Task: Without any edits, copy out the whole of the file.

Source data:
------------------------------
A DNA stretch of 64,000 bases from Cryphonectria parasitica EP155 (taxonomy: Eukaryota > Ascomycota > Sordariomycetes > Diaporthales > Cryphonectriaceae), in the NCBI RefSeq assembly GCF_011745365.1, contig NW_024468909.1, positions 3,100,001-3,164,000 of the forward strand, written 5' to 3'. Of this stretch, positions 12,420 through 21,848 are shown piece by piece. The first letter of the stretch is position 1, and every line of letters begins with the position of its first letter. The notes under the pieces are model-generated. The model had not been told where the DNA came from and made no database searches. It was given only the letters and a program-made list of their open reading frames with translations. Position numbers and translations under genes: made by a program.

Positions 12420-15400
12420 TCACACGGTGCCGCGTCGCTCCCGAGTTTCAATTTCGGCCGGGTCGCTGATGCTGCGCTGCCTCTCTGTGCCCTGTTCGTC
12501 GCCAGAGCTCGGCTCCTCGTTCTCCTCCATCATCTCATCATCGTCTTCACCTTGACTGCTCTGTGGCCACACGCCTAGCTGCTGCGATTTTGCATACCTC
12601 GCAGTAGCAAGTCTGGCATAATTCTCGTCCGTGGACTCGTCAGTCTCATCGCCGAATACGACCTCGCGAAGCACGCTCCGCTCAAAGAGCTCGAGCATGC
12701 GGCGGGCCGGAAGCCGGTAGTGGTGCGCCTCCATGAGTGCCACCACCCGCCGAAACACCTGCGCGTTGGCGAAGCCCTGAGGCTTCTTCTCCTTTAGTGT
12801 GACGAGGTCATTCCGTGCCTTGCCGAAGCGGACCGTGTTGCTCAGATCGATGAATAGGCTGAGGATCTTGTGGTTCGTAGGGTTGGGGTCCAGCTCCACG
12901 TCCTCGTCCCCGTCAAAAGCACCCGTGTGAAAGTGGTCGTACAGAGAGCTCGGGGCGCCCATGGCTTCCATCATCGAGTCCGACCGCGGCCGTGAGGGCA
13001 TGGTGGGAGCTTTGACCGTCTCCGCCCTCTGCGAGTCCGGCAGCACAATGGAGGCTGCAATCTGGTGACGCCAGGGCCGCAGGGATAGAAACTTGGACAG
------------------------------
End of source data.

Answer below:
A DNA stretch of 64,000 bases from Cryphonectria parasitica EP155 (taxonomy: Eukaryota > Ascomycota > Sordariomycetes > Diaporthales > Cryphonectriaceae), in the NCBI RefSeq assembly GCF_011745365.1, contig NW_024468909.1, positions 3,100,001-3,164,000 of the forward strand, written 5' to 3'. Of this stretch, positions 12,420 through 21,848 are shown piece by piece. The first letter of the stretch is position 1, and every line of letters begins with the position of its first letter. The notes under the pieces are model-generated. The model had not been told where the DNA came from and made no database searches. It was given only the letters and a program-made list of their open reading frames with translations. Position numbers and translations under genes: made by a program.

Positions 12420-15400
12420 TCACACGGTGCCGCGTCGCTCCCGAGTTTCAATTTCGGCCGGGTCGCTGATGCTGCGCTGCCTCTCTGTGCCCTGTTCGTC
12501 GCCAGAGCTCGGCTCCTCGTTCTCCTCCATCATCTCATCATCGTCTTCACCTTGACTGCTCTGTGGCCACACGCCTAGCTGCTGCGATTTTGCATACCTC
12601 GCAGTAGCAAGTCTGGCATAATTCTCGTCCGTGGACTCGTCAGTCTCATCGCCGAATACGACCTCGCGAAGCACGCTCCGCTCAAAGAGCTCGAGCATGC
12701 GGCGGGCCGGAAGCCGGTAGTGGTGCGCCTCCATGAGTGCCACCACCCGCCGAAACACCTGCGCGTTGGCGAAGCCCTGAGGCTTCTTCTCCTTTAGTGT
12801 GACGAGGTCATTCCGTGCCTTGCCGAAGCGGACCGTGTTGCTCAGATCGATGAATAGGCTGAGGATCTTGTGGTTCGTAGGGTTGGGGTCCAGCTCCACG
12901 TCCTCGTCCCCGTCAAAAGCACCCGTGTGAAAGTGGTCGTACAGAGAGCTCGGGGCGCCCATGGCTTCCATCATCGAGTCCGACCGCGGCCGTGAGGGCA
13001 TGGTGGGAGCTTTGACCGTCTCCGCCCTCTGCGAGTCCGGCAGCACAATGGAGGCTGCAATCTGGTGACGCCAGGGCCGCAGGGATAGAAACTTGGACAG